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Am J Hum Genet. 2006 Jul; 79(1): 163–168.
Published online 2006 May 4. doi:  10.1086/505088
PMCID: PMC1474113

Familial Osteoarthritis of the Hip Joint Associated with Acetabular Dysplasia Maps to Chromosome 13q


Genetic factors have been implicated in osteoarthritis (OA), particularly in OA of the hip joint (hip OA). Several instances of familial hip OA that show distinctive modes of inheritance but that differ from chondrodysplasia have been reported. Here, we report the characterization of a large Japanese family with an inherited disease of the hip that is indistinguishable from common hip OA, as evidenced by clinical symptoms and radiographs of the joint. This family contained eight patients in 4 generations. Affected individuals develop pain in the hip joint during adolescence, and the disease progresses to severe crippling before age 60 years. Patients generally are in good health, height is not reduced, and there is no extraskeletal involvement suggestive of chondrodysplasia. The skeletal change is bilateral acetabular dysplasia followed by OA, which occurs after age ∼40 years and is indistinguishable from idiopathic nonfamilial dysplastic hip OA. This trait shows autosomal dominant inheritance, with a considerably consistent phenotype. Genomewide screening revealed linkage at chromosome 13q22, and haplotype analysis narrowed the locus to a 6.0-cM interval between markers D13S1296 and D13S162, with a maximal multipoint LOD score of 3.57. The family described here represents a novel genetic entity as a monogenic form of hip OA. Its further characterization can aid in elucidating the etiology and pathogenesis of a common idiopathic form of OA.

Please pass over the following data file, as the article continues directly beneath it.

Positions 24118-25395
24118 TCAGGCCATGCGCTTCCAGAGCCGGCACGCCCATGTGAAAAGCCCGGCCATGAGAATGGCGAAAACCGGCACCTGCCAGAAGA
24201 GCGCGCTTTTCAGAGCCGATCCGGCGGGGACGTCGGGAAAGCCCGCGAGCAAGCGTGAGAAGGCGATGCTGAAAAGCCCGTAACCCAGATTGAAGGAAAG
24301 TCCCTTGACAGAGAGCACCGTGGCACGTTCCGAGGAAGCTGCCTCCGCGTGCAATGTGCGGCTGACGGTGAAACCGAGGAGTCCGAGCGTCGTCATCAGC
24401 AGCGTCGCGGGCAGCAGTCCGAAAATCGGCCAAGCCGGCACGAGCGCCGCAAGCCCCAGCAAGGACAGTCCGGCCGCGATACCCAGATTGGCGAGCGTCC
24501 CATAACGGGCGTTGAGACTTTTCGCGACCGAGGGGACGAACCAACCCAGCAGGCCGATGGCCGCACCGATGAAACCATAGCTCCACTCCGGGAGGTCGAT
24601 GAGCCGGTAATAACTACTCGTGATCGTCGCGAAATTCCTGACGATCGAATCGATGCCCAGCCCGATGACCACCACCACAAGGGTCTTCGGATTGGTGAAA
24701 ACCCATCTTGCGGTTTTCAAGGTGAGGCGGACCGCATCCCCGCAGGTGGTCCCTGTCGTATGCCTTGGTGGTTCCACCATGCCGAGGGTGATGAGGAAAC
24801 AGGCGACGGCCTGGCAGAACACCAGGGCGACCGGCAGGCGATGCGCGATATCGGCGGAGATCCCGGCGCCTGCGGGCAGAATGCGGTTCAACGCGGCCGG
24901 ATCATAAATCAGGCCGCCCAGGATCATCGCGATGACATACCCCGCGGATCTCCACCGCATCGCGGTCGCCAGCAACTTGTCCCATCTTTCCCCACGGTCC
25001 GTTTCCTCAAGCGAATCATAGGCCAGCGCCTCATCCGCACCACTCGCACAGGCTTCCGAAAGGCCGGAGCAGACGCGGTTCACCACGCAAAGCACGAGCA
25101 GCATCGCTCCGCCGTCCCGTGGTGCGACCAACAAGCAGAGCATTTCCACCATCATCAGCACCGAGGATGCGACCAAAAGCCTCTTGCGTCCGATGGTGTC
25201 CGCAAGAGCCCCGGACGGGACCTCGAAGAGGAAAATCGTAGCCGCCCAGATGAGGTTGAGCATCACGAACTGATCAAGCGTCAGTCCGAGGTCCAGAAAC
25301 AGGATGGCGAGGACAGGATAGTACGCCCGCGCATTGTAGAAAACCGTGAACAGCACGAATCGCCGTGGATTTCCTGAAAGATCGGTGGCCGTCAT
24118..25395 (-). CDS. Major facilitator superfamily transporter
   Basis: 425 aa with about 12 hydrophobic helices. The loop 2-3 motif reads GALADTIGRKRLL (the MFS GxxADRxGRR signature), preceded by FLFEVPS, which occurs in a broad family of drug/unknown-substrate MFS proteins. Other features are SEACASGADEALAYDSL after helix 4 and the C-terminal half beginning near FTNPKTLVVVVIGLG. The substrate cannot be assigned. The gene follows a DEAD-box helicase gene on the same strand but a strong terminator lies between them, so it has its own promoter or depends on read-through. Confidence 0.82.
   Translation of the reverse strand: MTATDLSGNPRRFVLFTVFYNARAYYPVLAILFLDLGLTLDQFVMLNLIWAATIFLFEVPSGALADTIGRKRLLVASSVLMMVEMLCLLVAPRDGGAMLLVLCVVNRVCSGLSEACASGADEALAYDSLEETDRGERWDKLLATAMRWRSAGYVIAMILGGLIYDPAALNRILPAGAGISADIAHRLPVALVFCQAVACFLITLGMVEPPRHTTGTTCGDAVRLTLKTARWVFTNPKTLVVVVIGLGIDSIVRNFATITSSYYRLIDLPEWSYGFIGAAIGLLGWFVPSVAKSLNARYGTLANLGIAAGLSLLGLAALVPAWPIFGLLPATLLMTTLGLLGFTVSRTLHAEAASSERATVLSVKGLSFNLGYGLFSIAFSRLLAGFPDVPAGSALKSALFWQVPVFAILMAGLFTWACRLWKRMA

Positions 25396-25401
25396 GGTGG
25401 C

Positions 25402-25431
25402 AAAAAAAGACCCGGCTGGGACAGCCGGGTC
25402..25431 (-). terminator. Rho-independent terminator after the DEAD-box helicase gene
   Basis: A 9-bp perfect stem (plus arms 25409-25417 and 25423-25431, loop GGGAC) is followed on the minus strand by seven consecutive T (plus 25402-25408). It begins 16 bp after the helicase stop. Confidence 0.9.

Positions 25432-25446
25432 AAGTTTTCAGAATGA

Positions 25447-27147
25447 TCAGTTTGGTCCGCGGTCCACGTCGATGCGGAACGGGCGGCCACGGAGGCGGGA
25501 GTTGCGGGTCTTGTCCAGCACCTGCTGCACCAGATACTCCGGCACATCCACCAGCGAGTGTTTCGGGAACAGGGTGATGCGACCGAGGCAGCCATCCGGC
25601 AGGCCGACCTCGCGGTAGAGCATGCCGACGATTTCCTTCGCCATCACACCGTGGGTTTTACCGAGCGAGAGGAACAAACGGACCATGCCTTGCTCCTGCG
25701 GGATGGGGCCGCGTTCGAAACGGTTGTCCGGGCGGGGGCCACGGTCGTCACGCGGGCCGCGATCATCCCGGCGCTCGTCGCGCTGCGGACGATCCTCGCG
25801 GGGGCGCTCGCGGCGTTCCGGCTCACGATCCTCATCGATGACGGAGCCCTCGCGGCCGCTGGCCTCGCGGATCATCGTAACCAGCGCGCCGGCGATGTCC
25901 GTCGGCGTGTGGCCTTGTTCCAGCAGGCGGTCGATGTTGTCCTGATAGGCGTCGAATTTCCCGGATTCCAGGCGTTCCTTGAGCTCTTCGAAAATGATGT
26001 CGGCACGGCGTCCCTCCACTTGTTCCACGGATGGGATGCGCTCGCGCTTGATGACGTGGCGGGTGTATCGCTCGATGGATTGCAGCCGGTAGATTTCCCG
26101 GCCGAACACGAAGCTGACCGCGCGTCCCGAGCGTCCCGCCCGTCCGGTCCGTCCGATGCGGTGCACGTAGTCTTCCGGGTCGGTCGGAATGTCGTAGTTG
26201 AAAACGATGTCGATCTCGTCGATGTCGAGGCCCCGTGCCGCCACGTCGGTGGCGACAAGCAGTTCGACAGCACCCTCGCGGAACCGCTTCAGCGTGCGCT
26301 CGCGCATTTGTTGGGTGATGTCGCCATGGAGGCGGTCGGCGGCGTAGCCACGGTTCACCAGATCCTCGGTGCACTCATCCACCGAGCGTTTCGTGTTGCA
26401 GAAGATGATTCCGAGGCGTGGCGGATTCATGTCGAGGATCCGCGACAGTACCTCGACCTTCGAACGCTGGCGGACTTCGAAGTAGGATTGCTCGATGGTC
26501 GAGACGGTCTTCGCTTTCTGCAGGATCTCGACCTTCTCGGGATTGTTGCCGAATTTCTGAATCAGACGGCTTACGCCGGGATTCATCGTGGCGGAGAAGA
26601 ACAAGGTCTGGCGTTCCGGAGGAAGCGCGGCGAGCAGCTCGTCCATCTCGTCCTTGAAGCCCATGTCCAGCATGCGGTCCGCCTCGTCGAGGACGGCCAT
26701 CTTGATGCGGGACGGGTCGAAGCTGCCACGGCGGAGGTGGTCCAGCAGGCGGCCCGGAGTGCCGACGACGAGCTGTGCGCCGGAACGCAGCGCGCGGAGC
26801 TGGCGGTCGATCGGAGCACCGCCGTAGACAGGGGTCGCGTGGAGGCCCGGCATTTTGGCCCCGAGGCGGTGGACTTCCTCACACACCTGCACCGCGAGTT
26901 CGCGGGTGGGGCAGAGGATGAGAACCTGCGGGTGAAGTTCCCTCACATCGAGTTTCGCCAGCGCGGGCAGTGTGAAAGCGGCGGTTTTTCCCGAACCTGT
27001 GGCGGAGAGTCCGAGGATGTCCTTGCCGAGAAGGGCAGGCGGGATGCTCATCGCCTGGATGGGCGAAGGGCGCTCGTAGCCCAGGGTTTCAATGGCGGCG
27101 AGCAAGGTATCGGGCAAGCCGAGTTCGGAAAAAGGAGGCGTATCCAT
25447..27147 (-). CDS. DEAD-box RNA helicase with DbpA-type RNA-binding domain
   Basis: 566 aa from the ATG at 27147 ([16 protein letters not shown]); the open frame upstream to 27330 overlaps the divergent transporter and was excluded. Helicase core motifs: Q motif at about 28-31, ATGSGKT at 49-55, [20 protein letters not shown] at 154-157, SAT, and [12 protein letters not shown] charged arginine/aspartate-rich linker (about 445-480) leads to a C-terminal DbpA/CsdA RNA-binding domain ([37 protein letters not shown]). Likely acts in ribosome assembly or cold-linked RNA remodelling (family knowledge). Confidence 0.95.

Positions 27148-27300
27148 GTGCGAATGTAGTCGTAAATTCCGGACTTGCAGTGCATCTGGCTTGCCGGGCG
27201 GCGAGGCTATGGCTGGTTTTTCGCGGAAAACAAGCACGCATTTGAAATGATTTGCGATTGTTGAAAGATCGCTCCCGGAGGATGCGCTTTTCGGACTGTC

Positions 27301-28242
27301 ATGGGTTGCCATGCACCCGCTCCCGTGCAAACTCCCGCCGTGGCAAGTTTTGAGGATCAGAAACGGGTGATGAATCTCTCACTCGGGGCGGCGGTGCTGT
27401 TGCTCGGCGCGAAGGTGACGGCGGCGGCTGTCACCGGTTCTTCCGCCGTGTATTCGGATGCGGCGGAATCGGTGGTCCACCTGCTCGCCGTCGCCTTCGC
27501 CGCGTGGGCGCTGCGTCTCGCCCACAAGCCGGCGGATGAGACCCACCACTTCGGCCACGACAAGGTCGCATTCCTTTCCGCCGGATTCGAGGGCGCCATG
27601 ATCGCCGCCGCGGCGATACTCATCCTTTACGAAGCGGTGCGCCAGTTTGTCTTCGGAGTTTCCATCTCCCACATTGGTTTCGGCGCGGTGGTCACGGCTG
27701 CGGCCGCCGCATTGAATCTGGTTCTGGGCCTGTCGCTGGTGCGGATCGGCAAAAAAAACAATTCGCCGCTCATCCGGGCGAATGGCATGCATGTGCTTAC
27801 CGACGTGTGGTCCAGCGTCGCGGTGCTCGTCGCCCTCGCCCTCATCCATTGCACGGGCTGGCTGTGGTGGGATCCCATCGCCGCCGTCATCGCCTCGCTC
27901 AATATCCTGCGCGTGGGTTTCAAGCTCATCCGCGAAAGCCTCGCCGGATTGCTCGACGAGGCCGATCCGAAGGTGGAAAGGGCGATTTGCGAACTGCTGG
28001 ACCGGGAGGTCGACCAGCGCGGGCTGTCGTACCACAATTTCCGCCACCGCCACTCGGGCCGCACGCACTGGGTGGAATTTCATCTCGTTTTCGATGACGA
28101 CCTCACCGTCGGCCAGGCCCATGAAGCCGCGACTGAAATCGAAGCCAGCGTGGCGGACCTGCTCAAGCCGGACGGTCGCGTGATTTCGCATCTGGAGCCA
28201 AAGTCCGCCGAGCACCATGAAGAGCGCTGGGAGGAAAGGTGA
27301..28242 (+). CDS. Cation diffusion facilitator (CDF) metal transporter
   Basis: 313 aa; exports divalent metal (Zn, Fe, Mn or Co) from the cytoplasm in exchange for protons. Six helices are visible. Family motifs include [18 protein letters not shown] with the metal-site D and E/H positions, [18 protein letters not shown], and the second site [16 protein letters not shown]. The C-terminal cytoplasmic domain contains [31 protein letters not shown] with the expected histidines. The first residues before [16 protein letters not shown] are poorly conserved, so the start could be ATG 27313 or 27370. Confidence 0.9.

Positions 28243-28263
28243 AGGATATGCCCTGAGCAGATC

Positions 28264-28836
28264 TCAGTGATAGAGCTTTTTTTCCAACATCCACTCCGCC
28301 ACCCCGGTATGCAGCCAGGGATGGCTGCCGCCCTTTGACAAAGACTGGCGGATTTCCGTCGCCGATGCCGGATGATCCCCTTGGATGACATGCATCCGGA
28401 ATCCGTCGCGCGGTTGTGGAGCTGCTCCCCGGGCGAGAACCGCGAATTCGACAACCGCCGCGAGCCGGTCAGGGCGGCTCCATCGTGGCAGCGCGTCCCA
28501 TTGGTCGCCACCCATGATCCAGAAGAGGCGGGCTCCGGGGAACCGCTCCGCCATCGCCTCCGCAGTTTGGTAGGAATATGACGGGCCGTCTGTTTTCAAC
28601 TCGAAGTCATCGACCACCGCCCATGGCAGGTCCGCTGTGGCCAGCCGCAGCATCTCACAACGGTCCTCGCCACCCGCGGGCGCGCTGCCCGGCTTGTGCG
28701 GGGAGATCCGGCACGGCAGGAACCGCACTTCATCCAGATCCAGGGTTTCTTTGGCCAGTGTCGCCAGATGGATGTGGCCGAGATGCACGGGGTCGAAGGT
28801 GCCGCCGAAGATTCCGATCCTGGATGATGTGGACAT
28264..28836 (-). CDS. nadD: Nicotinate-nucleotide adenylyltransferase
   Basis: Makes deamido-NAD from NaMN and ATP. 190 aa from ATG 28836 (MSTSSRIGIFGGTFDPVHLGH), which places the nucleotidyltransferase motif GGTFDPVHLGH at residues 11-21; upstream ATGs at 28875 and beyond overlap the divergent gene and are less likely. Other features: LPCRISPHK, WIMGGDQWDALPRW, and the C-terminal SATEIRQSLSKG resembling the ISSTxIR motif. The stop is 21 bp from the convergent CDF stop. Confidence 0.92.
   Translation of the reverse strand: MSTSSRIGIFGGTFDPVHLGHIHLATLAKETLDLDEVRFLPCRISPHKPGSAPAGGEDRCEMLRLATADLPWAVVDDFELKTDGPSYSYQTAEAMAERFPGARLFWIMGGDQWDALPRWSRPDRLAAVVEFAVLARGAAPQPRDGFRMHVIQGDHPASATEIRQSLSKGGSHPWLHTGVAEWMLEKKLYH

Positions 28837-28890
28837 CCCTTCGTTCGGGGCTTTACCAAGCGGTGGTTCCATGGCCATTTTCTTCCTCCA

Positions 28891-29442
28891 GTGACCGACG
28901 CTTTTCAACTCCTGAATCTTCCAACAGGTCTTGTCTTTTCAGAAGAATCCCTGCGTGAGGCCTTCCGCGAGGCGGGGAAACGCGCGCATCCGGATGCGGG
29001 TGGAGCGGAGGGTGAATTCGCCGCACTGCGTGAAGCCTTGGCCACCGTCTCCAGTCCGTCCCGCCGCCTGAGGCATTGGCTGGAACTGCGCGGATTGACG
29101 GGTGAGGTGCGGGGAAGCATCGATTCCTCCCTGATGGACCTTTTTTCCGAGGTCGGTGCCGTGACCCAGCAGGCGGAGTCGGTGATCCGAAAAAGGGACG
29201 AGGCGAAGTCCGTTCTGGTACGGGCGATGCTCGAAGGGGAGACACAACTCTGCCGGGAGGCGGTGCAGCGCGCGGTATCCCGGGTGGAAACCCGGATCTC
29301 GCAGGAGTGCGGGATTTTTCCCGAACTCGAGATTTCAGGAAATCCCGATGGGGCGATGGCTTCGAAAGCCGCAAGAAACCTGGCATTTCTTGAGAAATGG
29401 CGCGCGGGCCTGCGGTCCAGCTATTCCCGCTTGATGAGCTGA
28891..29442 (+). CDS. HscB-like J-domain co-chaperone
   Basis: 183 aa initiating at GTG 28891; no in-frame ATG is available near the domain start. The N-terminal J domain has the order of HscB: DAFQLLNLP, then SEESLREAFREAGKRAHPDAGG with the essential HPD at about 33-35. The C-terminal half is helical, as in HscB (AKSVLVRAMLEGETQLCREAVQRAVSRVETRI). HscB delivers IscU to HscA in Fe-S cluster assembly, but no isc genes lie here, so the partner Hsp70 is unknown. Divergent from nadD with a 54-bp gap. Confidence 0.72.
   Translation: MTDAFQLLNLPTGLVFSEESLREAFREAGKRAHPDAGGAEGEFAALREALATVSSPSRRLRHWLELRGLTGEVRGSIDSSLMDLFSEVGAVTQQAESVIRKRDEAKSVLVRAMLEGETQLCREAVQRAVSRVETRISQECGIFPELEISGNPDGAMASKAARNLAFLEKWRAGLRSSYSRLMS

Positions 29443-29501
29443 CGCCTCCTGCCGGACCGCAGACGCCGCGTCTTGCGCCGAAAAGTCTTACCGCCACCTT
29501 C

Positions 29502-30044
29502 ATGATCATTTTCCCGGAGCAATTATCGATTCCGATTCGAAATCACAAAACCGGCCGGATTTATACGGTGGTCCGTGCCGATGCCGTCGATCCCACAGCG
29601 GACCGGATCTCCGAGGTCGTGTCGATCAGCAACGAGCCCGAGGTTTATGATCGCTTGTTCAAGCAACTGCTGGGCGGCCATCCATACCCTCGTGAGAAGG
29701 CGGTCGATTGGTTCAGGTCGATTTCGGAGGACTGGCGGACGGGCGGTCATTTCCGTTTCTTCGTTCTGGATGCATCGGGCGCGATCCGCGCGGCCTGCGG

Osteoarthritis (OA [MIM 165720]), particularly that of the hip joint (hip OA), is a growing health issue and causes pain and disability in members of an aging society. Hip OA conventionally falls into two categories, termed “primary” and “secondary” hip OA. Primary hip OA lacks underlying factors and structural abnormalities. Accounting for just 8%–35% of all hip OA, primary hip OA is less common than secondary hip OA.1,2 The more common secondary hip OA results primarily from anatomical deformities in the joint, including acetabular dysplasia, slipped capital femoral epiphysis, and Legg-Calvé-Perthes disease.3

Of these, acetabular dysplasia is the most prevalent causative factor of secondary hip OA3; in Japan, it is the most common cause of hip OA.4 Acetabular dysplasia is an idiopathic, localized developmental dysplasia of the hip that is characterized by a shallow hip socket and decreased coverage of the femoral head. Its radiological criteria include the center-edge angle of Wiberg,5 the Sharp angle,6 and the acetabular roof obliquity.7,8 Most patients with acetabular dysplasia develop OA after midlife,5 and even mild acetabular dysplasia can cause hip OA.9

Hip OA is known to be influenced by genetic factors. Familial clustering has been reported in epidemiological studies that examined prevalence among relatives of patients who had undergone total hip arthroplasty (THA) as a surrogate phenotype of hip OA.1012 One twin study suggested that the genetic contribution to radiographic hip OA in women may account for up to 60% of the disease risk.13 Genomewide screens have identified suggestive linkage on a number of chromosomes.1416